By  on March 29, 2010

CIT Group Inc. has expanded its factoring relationship with LF USA Inc. to include Wear Me Apparel, which is expected to provide $700 million in additional annual factored volume for CIT’s trade finance unit.

The new account is the largest announced transaction for the factoring division since CIT Group filed for Chapter 11 bankruptcy court protection on Nov. 1 in the form of a prepackaged petition. The financial services firm exited bankruptcy court proceedings on Dec. 10. The factoring arm, which does about $4 billion in annual volume, is one of the firm’s more profitable operations.

Wear Me Apparel, which does business as Kids Headquarters, was acquired by Li & Fung Ltd. in October. The deal’s structure had the Hong Kong-based firm making an up-front $100 million cash payment plus performance payments over the next five years, with the total payment not to exceed $401.8 million. Wear Me, which targets the young men’s and children’s markets, became the sixth operating division under LF USA.

Wear Me’s 2008 sales were about $700 million, and the majority of its volume was derived through sales of licensed products through arrangements with brands including Calvin Klein, Timberland, Rocawear, U.S. Polo Association and Disney.

According to John Daly, president of CIT Trade Finance, Wear Me was not a client prior to its acquisition by Li & Fung, although the factoring firm has had LF USA as a client for more than six years.

“This is a good piece of business for us. They’re happy with the acquisition. Both of us think we have a long future together,” Daly said.

Rick Darling, president of LF USA, said given the existing relationship with CIT, “it was natural that we would move the factoring business to CIT. We know first-hand the level of service and expertise that CIT offers and the expansion of our relationship reflects our confidence in the services they provide.”

The $700 million in added volume to the trade finance operation is substantial, and Daly was confident the sizable transaction wouldn’t impact other clients. He also didn’t think it would limit the firm’s availability in terms of signing on new clients.

“There is no crowding-out effect. If we had a new piece of business come to us and it could [possibly] overwhelm some lines of credit, we probably wouldn’t do it. We’re not going to [allow] too much pressure on any one situation to impact existing clients,” he said.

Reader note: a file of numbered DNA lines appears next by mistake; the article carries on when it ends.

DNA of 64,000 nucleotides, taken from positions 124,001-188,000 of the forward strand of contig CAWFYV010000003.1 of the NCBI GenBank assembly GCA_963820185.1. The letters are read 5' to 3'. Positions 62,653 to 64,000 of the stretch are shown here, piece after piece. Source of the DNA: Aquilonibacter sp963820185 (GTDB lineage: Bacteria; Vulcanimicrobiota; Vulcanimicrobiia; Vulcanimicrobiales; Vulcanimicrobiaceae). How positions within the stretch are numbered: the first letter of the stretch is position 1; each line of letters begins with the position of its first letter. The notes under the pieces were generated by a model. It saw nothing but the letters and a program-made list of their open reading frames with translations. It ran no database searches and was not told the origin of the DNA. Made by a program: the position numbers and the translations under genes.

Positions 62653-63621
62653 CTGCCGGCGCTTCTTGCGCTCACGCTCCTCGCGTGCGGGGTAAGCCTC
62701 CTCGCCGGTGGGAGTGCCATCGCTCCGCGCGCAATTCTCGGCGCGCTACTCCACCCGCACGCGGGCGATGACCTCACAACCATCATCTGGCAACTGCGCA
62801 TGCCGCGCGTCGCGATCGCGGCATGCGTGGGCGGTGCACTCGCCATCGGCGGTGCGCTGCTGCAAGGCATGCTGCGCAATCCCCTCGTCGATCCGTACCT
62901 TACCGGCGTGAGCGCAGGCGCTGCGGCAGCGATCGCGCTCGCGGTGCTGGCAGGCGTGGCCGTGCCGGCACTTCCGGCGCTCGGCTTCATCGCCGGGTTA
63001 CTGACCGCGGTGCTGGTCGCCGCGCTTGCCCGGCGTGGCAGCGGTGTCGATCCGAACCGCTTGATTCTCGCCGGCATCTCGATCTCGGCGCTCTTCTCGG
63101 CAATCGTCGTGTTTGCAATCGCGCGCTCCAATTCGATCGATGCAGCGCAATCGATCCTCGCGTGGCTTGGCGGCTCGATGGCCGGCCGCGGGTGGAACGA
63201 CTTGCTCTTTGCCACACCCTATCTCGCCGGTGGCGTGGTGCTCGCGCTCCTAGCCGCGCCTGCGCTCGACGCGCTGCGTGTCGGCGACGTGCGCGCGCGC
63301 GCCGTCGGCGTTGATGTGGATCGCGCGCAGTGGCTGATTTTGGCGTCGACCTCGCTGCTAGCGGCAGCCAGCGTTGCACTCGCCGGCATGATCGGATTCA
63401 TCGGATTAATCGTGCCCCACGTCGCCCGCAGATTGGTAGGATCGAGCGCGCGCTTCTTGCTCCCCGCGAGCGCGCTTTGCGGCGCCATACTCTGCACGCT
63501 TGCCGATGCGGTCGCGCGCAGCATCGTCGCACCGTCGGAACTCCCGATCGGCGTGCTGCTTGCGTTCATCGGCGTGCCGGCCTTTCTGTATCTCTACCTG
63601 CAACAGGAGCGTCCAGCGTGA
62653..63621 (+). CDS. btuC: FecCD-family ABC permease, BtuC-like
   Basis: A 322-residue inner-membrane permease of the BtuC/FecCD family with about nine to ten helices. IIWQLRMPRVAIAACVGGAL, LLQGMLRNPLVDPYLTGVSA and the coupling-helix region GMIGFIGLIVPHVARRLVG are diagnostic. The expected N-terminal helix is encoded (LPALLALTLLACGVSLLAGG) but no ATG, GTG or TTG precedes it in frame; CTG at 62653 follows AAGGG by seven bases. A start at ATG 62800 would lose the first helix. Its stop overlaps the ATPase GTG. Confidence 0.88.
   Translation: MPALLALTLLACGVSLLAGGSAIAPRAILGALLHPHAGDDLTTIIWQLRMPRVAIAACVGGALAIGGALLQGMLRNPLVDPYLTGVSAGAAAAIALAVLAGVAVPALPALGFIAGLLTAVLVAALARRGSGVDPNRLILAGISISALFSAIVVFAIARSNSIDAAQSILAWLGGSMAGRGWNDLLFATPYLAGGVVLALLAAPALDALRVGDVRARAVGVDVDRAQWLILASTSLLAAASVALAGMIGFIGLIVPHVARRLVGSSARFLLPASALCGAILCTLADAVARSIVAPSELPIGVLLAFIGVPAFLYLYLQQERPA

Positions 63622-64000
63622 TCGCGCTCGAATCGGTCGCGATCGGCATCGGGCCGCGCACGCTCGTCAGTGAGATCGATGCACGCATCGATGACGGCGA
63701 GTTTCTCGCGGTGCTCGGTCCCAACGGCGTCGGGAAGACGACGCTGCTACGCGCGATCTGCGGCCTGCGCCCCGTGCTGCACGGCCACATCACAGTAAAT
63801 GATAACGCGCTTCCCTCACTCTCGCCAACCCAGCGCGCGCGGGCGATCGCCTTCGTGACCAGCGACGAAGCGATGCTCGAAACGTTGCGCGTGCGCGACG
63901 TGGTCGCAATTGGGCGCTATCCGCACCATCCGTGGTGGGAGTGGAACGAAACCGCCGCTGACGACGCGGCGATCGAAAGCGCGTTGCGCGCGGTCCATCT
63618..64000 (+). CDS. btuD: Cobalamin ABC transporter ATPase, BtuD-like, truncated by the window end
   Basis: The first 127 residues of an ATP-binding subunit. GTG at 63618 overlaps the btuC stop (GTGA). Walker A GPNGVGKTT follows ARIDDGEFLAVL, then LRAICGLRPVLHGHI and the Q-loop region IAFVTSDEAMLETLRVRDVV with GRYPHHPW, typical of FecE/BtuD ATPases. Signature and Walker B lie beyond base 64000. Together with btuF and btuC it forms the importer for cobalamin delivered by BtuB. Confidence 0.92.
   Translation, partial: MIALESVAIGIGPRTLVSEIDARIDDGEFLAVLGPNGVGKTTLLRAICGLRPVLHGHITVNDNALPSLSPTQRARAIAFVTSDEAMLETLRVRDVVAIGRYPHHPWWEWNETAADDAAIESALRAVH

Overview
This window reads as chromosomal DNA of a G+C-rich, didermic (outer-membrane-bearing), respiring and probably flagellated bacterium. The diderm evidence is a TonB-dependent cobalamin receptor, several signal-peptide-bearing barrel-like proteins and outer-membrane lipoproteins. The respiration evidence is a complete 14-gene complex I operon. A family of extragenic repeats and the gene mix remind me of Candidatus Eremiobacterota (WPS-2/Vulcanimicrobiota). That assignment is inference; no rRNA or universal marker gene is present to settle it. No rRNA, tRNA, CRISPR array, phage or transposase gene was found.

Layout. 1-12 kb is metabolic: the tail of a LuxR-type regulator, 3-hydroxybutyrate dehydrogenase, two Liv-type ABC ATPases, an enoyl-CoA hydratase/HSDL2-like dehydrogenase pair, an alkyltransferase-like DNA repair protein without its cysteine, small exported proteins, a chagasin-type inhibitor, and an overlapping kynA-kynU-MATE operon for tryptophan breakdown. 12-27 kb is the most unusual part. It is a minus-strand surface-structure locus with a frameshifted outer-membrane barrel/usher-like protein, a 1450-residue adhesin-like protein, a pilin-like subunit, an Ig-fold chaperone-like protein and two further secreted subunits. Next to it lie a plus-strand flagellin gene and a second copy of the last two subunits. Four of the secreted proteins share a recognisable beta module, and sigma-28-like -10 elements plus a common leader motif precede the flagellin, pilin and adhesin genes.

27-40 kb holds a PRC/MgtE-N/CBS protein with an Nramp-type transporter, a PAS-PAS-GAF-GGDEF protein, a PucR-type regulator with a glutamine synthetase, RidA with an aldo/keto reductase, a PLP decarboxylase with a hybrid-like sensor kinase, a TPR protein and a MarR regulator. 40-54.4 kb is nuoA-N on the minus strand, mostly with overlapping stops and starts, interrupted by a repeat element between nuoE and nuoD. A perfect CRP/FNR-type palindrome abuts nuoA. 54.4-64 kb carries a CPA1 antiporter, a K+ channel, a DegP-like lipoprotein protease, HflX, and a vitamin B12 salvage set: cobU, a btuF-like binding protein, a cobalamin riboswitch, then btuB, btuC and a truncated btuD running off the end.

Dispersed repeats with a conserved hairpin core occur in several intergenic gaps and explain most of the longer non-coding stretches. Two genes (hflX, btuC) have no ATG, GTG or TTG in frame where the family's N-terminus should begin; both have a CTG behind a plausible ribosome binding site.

CIT’s factoring arm — some refer to it as the company’s crown jewel — is a substantial player in the trade finance community, particularly in the retail and apparel sectors. It provides factoring and credit protection services to consumer product companies. Some firms, such as LF USA and Tharanco Group, are longtime clients and stayed loyal to the factoring firm when its parent encountered financial difficulties that severely jeopardized its solvency last summer.

Financial difficulties involving CIT Group surfaced in July. Even through that tough period, the parent was quick to ensure vendors the factoring arm had the money to fund clients’ needs.

In August, the parent earmarked $1 billion from a $3 billion loan facility provided by a group of CIT’s major bondholders to the factoring operation.

And since only the parent was immersed in bankruptcy proceedings and not any of its operating divisions, Trade Finance has been able to focus solely on servicing existing clients and signing on new ones.

Daly was upbeat about the trade finance unit’s business opportunities in 2010: “In general, our clients seem to be doing pretty well. Many are planning on expanding their business this year.”

He attributed the improvements in business among apparel firms to the recent efforts of companies in getting their expenses and inventory levels under control.

“They’re running their businesses very carefully, and they’re not taking excessive risk in merchandise,” he said.

Based on what he’s seen from client accounts, Daly said retailers are “planning orders up in 2010 from 2009.”

For now, Daly said the economy is fairly stable, although a future concern that is starting to weigh on “people’s minds is what impact increased taxes and interest [rates] would have on consumer spending.”

Daly said his division has picked up additional business in the first quarter. The majority has come from existing clients with new or additional businesses.

Asked about the creditworthiness of companies looking for financing, he said CIT has continued to conduct the same, intensive evaluations of prospective new clients and which ones can be added to its portfolio.

“We’re focused on making sure we get it right in the beginning,” Daly said.

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